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Lawyer leaves Vatileaks accused's defense team over strategy differences


VATICAN CITY -- Carlo Fusco, the lawyer for the papal assistant charged with stealing Vatican documents, has left his client's defense team, citing a difference over defense strategies.

Fusco told news agencies Thursday that he and Paolo Gabriele, who was arrested in May and formally charged with aggravated theft Aug. 13, spoke at length Aug. 23 and, in the end, "Paolo and I continued to have differences over the strategy to use."

"Whoever succeeds me will do what he thinks is best, obviously," Fusco said. "I'm sorry to leave, but I could not continue. There were just too many differences," he told the Italian agency AdnKronos.

Fusco and Gabriele have been friends since childhood and the lawyer began representing him almost immediately after Gabriele's arrest. A Vatican court said police found letters, documents and objects taken from Pope Benedict XVI's office in Gabriele's Vatican apartment.

Pope greets new NAC seminarians; they respond with song


Wearing new clerical suits, the 62 new students at the Pontifical North American College received a personal greeting from Pope Benedict XVI, to which they responded in song.

"Dear seminarians, use your time in Rome to conform yourselves more completely to Christ," the pope told the young men Aug. 26 after reciting the Angelus with them and hundreds of other visitors in the courtyard of the papal villa at Castel Gandolfo.

Statistically speaking: Vatican numbers hint at fading faith practice


VATICAN CITY -- The percentage of Catholics practicing their faith is declining almost everywhere around the globe. Almost all bishops report it, but it's difficult to prove statistically.

Each year, the Vatican's own statisticians compile mountains of data about the number of Catholics, baptisms, priests and religious, weddings and annulments in each diocese and country.

Vatican magistrates order trial for papal assistant accused of theft


VATICAN CITY -- Vatican magistrates have formally indicted Pope Benedict XVI's personal assistant, Paolo Gabriele, on charges of aggravated theft and have indicted a computer technician from the Vatican Secretariat of State on minor charges of aiding Gabriele after he stole Vatican correspondence.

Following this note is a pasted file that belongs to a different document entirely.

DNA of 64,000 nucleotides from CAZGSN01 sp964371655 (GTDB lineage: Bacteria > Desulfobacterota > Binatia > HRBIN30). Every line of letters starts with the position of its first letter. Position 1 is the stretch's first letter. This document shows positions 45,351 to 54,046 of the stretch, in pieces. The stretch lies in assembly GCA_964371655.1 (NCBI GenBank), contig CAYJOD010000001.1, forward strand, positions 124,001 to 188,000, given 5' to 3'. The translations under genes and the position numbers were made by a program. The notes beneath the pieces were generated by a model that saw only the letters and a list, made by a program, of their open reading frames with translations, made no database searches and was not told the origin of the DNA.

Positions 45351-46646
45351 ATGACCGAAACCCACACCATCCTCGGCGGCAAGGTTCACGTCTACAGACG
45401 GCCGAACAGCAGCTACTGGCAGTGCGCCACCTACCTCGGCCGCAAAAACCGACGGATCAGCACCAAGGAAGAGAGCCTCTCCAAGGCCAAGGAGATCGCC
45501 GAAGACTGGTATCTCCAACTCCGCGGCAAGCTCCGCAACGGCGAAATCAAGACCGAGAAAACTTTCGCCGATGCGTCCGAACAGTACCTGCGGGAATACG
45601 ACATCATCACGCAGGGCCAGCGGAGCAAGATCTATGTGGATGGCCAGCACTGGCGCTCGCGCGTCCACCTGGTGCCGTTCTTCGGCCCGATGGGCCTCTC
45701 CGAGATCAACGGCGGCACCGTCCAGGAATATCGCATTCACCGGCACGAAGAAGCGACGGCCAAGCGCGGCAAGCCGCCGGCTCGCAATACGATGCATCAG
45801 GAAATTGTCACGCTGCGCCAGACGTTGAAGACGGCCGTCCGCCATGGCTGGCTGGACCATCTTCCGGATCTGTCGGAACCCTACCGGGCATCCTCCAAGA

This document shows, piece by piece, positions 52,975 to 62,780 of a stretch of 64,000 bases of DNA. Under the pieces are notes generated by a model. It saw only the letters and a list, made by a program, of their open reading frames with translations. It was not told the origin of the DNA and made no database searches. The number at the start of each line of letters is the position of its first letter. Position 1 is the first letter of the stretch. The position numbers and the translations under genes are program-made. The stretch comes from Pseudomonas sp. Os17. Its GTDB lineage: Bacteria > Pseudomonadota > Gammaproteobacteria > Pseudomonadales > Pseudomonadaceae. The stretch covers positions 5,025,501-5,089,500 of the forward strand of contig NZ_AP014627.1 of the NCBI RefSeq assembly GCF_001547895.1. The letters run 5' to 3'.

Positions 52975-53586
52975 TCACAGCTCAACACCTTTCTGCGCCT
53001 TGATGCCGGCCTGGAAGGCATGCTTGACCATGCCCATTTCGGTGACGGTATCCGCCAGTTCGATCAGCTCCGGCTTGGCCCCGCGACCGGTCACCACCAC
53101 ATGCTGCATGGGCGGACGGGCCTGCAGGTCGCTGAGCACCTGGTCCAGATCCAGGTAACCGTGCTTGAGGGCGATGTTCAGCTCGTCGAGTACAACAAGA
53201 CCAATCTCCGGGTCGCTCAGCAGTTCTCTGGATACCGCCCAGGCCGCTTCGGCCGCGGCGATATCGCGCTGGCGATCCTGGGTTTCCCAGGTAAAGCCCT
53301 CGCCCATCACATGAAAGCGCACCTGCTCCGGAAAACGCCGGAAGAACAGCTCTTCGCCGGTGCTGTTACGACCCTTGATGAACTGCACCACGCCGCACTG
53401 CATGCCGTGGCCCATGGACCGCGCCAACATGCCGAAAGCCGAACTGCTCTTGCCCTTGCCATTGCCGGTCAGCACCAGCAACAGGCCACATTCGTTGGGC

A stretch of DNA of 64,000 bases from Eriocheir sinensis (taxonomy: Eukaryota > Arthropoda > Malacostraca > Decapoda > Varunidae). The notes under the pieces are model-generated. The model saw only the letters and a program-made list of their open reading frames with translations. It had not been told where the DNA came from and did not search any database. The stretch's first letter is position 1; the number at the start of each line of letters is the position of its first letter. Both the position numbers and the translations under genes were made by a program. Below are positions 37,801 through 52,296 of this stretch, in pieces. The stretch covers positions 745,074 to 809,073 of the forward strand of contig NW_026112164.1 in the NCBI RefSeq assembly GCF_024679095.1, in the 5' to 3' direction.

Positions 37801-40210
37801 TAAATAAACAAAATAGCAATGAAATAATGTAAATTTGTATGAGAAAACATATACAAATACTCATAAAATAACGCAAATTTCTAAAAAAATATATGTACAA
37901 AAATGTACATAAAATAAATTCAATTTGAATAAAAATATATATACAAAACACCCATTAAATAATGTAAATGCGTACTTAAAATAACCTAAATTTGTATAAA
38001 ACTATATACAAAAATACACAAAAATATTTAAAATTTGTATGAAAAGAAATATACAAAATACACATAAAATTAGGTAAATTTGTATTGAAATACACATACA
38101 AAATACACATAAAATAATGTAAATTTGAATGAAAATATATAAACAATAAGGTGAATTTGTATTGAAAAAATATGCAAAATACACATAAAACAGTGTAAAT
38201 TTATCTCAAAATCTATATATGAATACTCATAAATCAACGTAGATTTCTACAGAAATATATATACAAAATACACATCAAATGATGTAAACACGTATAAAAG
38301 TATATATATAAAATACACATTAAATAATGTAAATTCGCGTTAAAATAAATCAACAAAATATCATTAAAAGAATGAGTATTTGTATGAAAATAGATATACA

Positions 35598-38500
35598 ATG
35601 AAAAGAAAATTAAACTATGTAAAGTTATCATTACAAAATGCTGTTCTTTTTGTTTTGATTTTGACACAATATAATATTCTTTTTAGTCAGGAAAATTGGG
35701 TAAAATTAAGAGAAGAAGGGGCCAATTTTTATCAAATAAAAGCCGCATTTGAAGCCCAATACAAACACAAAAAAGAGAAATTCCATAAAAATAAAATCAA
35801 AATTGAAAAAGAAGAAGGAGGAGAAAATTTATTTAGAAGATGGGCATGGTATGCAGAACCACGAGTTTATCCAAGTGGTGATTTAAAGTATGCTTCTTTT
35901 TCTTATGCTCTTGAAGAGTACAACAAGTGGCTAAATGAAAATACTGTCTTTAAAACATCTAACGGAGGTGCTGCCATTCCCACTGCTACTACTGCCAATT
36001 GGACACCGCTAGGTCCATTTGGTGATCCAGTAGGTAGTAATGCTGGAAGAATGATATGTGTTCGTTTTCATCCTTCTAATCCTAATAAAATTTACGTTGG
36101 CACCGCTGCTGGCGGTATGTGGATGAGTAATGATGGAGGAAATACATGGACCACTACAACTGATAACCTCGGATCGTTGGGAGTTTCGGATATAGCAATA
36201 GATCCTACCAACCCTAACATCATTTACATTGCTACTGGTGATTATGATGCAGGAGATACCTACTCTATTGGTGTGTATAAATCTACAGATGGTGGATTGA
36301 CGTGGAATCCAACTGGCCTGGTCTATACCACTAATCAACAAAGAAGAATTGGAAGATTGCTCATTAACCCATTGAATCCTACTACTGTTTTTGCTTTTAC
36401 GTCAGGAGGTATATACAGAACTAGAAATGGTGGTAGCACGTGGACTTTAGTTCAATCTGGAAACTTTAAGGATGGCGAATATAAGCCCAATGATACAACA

New gung-ho archbishops known for aggressive style



Marine Capt. Lloyd W. Williams famously demurred when advised to pull back during a skirmish with numerically superior German forces in June 1918, at the peak of the First World War. His immortal reply, which became the motto of the Marines' Second Battalion, was: "Retreat? Hell, we just got here!"

If he were around today, the feisty Williams might well appreciate the way the Catholic church seems to be picking its bishops.

In the teeth of a perceived war on religion in America, the church is sending clear signals that it has no intention of backing down. Over the last six months, three of the country's most important dioceses have been entrusted to prelates known for aggressively defending church positions on hot-button issues such as gay marriage and abortion, with the July 27 nomination of Salvatore Cordileone as the new archbishop of San Francisco as the latest example.

LCWR past presidents reflect on Vatican mandate


ST. LOUIS -- As representatives of Catholic sisters from across the country gathered here Tuesday for a meeting expected to formulate a formal response to harsh critique from the Vatican, current and past presidents of the Leadership Conference of Women Religious met in closed session to share experiences and lay a foundation for that response.

Papal book completed; cardinal says new encyclical also possible


VATICAN CITY (CNS) -- Pope Benedict XVI has finished the third volume of his opus, "Jesus of Nazareth," and perhaps also will publish an encyclical letter during the upcoming Year of Faith, said Cardinal Tarcisio Bertone, Vatican secretary of state.

The cardinal, Pope Benedict's top collaborator, told reporters Aug. 1 that the pope had finished his manuscript on Jesus' infancy and childhood.

Knights' praised in papal message


VATICAN CITY -- The Knights of Columbus "have worked tirelessly" to help U.S. Catholics recognize and oppose efforts to "redefine and restrict the exercise of the right to religious freedom," said a message signed by Cardinal Tarcisio Bertone, Vatican secretary of state.

The theme chosen for the Knights' Aug. 7-9 convention in Anaheim, Calif., "Proclaim Liberty Throughout All the Land," is a reminder not only of "the great biblical ideals of freedom and justice which shaped the founding of the United States of America, but also the responsibility of each new generation to preserve, defend and advance those great ideals in its own day," the cardinal wrote.

The message, conveying Pope Benedict XVI's prayers for the Knights' annual gathering and his thanks to the fraternal organization, was published at the Vatican Aug. 2.

Writing on behalf of the pope, Cardinal Bertone thanked the Knights for helping Catholics "recognize and respond to the unprecedented gravity of these new threats to the church's liberty and public moral witness."



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August 15-28, 2014


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